One hundred years after his birth, Reagan remains the paragon of modern Presidents, an almost legendary figure. But we should be careful not to let Reagan the legend overwhelm Reagan the man. There is much to be learned from Reagan’s career and Presidency, but in the end future leader should not ask “what would Reagan do” but “how would a leader like Reagan apply enduring principles to the problems of today?” (Which doesn’t exactly fit on a bumper sticker.)

So, even though it’s late, happy birthday to President Reagan. May his optimism inspire the next generation of American politicians to carry forward the principles that he defended in an amazing political life.

Political Philosophy

The Creation Of A Conservative

David Mamet has a frank and amazing essay in The Village Voice about how he ended up going from being a “brain-dead liberal” to a conservative:

I wrote a play about politics (November, Barrymore Theater, Broadway, some seats still available). And as part of the “writing process,” as I believe it’s called, I started thinking about politics. This comment is not actually as jejune as it might seem. Porgy and Bess is a buncha good songs but has nothing to do with race relations, which is the flag of convenience under which it sailed.

But my play, it turned out, was actually about politics, which is to say, about the polemic between persons of two opposing views. The argument in my play is between a president who is self-interested, corrupt, suborned, and realistic, and his leftish, lesbian, utopian-socialist speechwriter.

The play, while being a laugh a minute, is, when it’s at home, a disputation between reason and faith, or perhaps between the conservative (or tragic) view and the liberal (or perfectionist) view. The conservative president in the piece holds that people are each out to make a living, and the best way for government to facilitate that is to stay out of the way, as the inevitable abuses and failures of this system (free-market economics) are less than those of government intervention.

I took the liberal view for many decades, but I believe I have changed my mind.

Mamet’s piece is well worth reading, especially for those who are “brain-dead liberals” as it explains some of the reasons why Mamet drifted away from liberal orthodoxy. He ended up re-examining many of his old assumptions and prejudices and finding them lacking: his distrust of the military, his dislike of corporations, his view of government. He asks one of the most important questions that a person can ask about political philosophy:

And I began to question my distrust of the “Bad, Bad Military” of my youth, which, I saw, was then and is now made up of those men and women who actually risk their lives to protect the rest of us from a very hostile world. Is the military always right? No. Neither is government, nor are the corporations—they are just different signposts for the particular amalgamation of our country into separate working groups, if you will. Are these groups infallible, free from the possibility of mismanagement, corruption, or crime? No, and neither are you or I. So, taking the tragic view, the question was not “Is everything perfect?” but “How could it be better, at what cost, and according to whose definition?” Put into which form, things appeared to me to be unfolding pretty well.

Mamet hits on the fundamental difference between liberalism and conservatism as political philosophies in 21st Century America. Liberalism is an ideology that seeks perfection: we have to give everyone healthcare, we have to end poverty, we have to make everyone in the world “respect” us, we have to stop all semblances of racism. Those are the imperatives of liberalism. On their own, and as abstract goals, there’s nothing wrong with them at all. Who wouldn’t want to end poverty? Who wouldn’t want to see a world without racism, war, oppression or dominance?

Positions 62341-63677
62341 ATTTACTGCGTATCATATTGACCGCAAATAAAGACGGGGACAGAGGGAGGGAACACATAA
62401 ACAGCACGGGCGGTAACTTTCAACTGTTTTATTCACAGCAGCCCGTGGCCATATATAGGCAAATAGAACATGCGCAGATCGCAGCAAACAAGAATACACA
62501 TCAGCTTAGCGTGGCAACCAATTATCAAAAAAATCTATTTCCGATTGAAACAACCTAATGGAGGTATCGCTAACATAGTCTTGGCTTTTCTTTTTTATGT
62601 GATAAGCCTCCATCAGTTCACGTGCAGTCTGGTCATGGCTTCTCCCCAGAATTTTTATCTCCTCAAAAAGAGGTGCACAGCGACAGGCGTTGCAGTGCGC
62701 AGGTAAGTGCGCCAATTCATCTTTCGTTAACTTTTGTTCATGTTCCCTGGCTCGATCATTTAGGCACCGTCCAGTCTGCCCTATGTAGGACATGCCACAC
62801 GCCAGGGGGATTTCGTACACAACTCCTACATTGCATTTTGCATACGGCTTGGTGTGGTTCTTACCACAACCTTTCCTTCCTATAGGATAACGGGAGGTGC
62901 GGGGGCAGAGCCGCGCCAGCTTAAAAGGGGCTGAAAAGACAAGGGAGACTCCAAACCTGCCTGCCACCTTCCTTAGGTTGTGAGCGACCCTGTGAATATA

Where liberals fail to understand conservatism is that they seem to think that conservatism stands for the proposition that war, racism and poverty are all fine and we shouldn’t care about them. That facile misunderstanding is why liberals never really seem to be able to engage with conservatives on a fundamentally deep level, and why liberals tend to ascribe all sorts of sinister motivations to conservatives.

Mamet, however, hints at the real basis for conservatism. We can’t cure war. We can’t end all poverty. We can’t make people into angels when they are not. The fundamental principle of conservatism can be roughly summed up into this: “sometimes life just sucks.” Even if we could fix the problems that create war, poverty, racism and injustice to do so would be to have a society robbed of free will—because the root of all these problems are found in human nature itself. That’s why Mamet rightly describes conservatism as the “tragic” view of human nature and liberalism as the “perfectionist” view of human nature. Conservatives recognize that there is no permanent solution for the ills of mankind—there are only advances which can ameliorate our conditions. We can’t create heaven on earth, we can only fumble around as best we can.

That is why liberals and conservatives don’t get along, and politically may never will. (Personally, of course, it’s a different matter. I’ve known many ardent socialists who are far more engaging than many of the people on my political side of the aisle. Sometimes one must simply agree to disagree.) A liberal sees a problem like health care and understands that the only viable solution is to make sure that everyone gets health care for free. It doesn’t matter whether or not that particular goal is attainable. It’s why liberals don’t tend to discuss things like cost/benefit analyses or economic concerns or questions of feasibility. The goal is to give everyone health care, and if that goal is not reached then the whole liberal world order breaks down. If we can’t give everyone health care for free than liberals have to tacitly acknowledge the central conceit of conservatism: that human nature doesn’t allow us to reshape society to our Platonic ideal. Then all liberalism becomes is a pale shade of conservatism. Without liberalism’s central conceit that collective action can radically transform the world, liberalism becomes rather hollow.